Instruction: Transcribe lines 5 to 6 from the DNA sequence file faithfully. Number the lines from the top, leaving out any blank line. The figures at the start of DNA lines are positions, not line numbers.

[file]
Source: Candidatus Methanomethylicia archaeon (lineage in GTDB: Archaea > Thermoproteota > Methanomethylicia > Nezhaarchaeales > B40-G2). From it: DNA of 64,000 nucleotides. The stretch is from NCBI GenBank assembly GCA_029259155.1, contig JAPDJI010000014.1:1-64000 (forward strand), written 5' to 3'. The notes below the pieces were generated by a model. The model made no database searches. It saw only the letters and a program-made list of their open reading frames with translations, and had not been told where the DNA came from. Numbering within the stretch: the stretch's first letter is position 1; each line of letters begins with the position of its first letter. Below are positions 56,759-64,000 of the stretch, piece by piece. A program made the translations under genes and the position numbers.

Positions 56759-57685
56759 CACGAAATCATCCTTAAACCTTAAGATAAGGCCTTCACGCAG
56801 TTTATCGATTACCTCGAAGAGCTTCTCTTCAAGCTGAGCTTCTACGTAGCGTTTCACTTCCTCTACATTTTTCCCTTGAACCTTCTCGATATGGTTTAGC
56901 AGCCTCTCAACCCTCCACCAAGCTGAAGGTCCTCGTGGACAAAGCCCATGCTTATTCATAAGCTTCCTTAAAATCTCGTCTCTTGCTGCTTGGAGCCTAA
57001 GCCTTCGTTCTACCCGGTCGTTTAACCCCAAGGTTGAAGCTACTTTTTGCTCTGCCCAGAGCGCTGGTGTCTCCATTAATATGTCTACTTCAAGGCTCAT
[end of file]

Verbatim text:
56901 AGCCTCTCAACCCTCCACCAAGCTGAAGGTCCTCGTGGACAAAGCCCATGCTTATTCATAAGCTTCCTTAAAATCTCGTCTCTTGCTGCTTGGAGCCTAA
57001 GCCTTCGTTCTACCCGGTCGTTTAACCCCAAGGTTGAAGCTACTTTTTGCTCTGCCCAGAGCGCTGGTGTCTCCATTAATATGTCTACTTCAAGGCTCAT